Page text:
The Ultimate Fighter
If you want to know what makes the American Kickboxing Academy one of the most consistent and successful gyms in mixed martial arts, look no further than the trio of UFC champions to come from inside the walls of the San Jose, California outfit.
After a lengthy run of producing top contenders and title challengers like Josh Koscheck and Jon Fitch, Cain Velasquez was the first from the camp to claim UFC gold, doing so with his first-round technical knockout victory over Brock Lesnar at UFC 121 on October 23, 2010. He would lose the title to Junior Dos Santos in his next fight, but reclaim the title 13 months later with a thorough drubbing of Dos Santos at UFC 155.
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Last year, Daniel Cormier became the second member of the team to claim UFC gold, surviving a first-round scare to earn a third-round submission win over Anthony Johnson to claim the vacant light heavyweight title, the belt he will defend against chief rival Jon Jones at UFC 197 next month in Las Vegas.
Seven months after “DC” ascended to the top of the light heavyweight division, Luke Rockhold did the same at middleweight, making good on his promise to knock Chris Weidman from the ranks of the unbeaten by winning the title with a fourth-round stoppage victory at UFC 194.
“The fighters are all there for each other,” begins Javier Mendez, who founded the gym in mid-1980s and stands as one of two head coaches, alongside “Crazy” Bob Cook. “Luke Rockhold – I’ll use him as an example – if he notices something is wrong with one of the younger fighters, he goes out there and does things for them. ‘Hey, how you doing?’ or sits down and talks with them; Daniel Cormier is the same way because he’s the team captain.
“Even Cain Velasquez – whenever he’s here, he’s helping somebody out. Cain doesn’t stay to himself. That’s the kind of atmosphere we have around here. It’s not easy to do, but if we keep maintaining that and keep reminding ourselves that we’re a team, why it’s important to stay that way, it will give us the motivation to stay true to what the team spirit is all about.”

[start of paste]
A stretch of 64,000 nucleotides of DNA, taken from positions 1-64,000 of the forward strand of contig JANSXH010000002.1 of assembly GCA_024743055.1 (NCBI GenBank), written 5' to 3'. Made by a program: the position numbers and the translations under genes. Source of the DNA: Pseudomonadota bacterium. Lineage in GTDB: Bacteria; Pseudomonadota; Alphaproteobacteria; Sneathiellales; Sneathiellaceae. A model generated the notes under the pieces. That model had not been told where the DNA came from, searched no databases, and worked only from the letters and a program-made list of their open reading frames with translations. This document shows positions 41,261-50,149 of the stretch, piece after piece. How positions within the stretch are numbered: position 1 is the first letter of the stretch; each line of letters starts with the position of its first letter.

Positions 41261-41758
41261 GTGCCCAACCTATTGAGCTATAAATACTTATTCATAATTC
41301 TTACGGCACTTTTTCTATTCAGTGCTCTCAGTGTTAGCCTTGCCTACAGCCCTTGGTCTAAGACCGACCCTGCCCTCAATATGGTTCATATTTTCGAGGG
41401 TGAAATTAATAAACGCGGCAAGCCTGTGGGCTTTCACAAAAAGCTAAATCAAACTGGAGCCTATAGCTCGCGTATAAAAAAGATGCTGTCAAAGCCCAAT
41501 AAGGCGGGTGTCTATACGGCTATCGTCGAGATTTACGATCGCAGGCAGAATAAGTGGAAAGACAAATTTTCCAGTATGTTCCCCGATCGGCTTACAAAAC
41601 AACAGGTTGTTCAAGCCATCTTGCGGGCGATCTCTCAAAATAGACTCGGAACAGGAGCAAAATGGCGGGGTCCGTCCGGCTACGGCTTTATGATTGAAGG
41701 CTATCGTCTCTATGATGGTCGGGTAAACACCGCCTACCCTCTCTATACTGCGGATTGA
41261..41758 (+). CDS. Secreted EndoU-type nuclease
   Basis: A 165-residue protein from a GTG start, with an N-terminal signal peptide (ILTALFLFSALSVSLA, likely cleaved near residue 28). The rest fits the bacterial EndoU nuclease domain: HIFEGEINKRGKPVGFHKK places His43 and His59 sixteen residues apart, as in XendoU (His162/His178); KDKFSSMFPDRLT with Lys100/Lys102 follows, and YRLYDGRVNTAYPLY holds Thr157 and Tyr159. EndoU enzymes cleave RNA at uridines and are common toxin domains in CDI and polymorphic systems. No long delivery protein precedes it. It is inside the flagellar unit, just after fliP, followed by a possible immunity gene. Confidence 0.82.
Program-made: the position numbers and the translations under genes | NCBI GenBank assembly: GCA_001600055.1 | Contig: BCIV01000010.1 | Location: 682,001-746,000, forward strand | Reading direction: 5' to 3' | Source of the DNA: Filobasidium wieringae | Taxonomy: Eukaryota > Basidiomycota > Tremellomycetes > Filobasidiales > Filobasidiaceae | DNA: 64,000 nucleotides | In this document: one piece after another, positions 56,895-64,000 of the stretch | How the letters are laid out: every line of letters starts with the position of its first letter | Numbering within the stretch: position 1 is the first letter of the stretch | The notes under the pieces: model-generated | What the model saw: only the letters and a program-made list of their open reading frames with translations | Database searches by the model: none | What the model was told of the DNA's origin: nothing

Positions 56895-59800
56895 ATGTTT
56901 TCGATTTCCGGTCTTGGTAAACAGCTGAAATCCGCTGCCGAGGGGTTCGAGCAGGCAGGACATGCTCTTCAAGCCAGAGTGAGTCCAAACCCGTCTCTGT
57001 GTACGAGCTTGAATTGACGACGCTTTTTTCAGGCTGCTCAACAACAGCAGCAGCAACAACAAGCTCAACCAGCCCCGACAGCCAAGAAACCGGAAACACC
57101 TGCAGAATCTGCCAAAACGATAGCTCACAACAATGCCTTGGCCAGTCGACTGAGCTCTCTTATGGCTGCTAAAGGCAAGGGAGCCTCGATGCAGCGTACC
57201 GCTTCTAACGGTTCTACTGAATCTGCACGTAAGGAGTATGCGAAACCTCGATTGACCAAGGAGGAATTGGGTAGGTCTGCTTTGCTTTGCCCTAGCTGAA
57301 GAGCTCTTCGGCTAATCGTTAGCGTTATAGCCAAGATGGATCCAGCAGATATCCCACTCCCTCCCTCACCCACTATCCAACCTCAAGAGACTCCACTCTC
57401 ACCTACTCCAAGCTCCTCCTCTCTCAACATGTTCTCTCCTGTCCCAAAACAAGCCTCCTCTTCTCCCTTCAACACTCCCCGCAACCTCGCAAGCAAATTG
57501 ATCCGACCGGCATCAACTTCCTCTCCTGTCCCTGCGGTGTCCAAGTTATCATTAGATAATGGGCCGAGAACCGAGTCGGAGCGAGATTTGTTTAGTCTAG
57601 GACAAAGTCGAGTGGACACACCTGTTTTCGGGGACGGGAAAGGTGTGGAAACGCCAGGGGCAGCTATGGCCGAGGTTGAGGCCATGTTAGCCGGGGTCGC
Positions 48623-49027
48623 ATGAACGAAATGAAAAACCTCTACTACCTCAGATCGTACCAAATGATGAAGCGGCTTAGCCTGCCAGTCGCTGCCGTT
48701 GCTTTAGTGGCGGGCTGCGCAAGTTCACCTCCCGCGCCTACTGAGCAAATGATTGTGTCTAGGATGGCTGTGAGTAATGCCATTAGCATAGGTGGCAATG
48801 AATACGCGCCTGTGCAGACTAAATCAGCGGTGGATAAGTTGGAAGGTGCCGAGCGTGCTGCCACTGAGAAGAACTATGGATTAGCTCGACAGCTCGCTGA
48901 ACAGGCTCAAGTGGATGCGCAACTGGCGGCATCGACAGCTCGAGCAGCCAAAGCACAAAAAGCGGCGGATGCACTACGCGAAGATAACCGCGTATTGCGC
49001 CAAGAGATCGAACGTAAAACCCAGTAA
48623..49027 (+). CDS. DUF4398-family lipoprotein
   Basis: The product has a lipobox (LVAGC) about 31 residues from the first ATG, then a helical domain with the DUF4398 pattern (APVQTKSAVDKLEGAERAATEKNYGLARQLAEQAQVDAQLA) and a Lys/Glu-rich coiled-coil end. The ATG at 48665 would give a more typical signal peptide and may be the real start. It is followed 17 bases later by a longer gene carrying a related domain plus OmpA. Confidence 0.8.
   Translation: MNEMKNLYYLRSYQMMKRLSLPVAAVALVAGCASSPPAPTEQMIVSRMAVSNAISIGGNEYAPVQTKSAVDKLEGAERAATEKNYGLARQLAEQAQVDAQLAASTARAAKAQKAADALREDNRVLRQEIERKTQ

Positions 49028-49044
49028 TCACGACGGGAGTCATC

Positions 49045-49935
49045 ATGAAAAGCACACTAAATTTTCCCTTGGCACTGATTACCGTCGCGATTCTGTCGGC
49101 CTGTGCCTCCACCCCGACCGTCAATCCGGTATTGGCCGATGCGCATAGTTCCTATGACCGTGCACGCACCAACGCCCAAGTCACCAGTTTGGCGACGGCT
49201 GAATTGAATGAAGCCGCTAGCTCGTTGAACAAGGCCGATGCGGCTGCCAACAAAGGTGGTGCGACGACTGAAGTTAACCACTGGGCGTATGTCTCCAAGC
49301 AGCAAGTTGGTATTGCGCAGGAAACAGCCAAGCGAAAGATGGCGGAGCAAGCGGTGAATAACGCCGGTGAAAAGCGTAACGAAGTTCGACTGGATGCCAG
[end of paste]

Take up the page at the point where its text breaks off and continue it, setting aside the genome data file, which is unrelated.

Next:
The trio sets the tone, both in actions and effort, and they feed off each other at all times.
Coming away from his first encounter with Jones last January, Cormier discussed not having Velasquez in his camp to help him prepare, as the former heavyweight champion was recovering from knee surgery. It wasn’t a knock on the men that were there to help get the two-time Olympian ready to challenge for the light heavyweight title, but a testament to the bond between the two wrestlers and how Cormier feeds off the work he does with Velasquez inside the gym.
“Cain wasn’t there for him for the first fight and he gets a lot of confidence from the push that Cain gives him,” Mendez says, noting that Velasquez is “slowly getting into” training after being forced out of a championship rematch of his own earlier this year. “Nobody pushes any fighter in our gym the way Cain does; there is no fighter that can put pressure on people the way he does.
“DC was missing that and the good thing for DC in this one is that he’ll have Cain the last two weeks of his training camp, so everything is coming in perfect. He’s so motivated. He knows he’s the real champ, but for him to validate that with everybody else, he needs to gain that win that he didn’t get from Jon the first time.”
While Velasquez and Cormier have the kind of big brother-little brother bond where the younger is keen to listen to every piece of advice his older sibling has to offer and put it into practice in his own life, Cormier and Rockhold’s connection is something entirely different.
The reigning middleweight champion is the youngest of the tetra-pack of talented UFC competitors forged inside the walls at AKA and while he, Cormier and everyone else that knows them will tell you how much they love each other deep down, they’re also quick to point out that neither will concede any ground to the other – in anything, ever – and it makes for some interesting exchanges both inside and outside of the gym.
How combative and competitive can the two be? Ask the normally stoic Velasquez about the back-and-forth interactions between the two and the big man can’t help but smile ear-to-ear and start laughing, likening the dynamic to Cormier being at the head of the classroom trying to teach a lesson and Rockhold throwing spitballs from the back row, books closed, feet on the desk, still ready to ace the test.
“From the very beginning when he came here, DC knew how to pull strings and he would start trouble in the gym,” Mendez, who has caught an errant shot or seven breaking up disagreements and sessions that got a little too hot between the two, says. “DC would just pull people’s strings and I had to tell him, ‘I appreciate that you’re trying to get these guys riled up, but you’re getting them in real fights; you need to stop.’
“But you’ve got to understand, once you cry wolf, to a lot of people, you’re still that guy. So in Luke’s mind, he’s still that guy. A lot of the time, DC might say something and Luke will fire right back at him.
“They’re all three like brothers, but DC and Cain will never fight. But DC and Luke? They will and they have. They love each other, but they will fight.”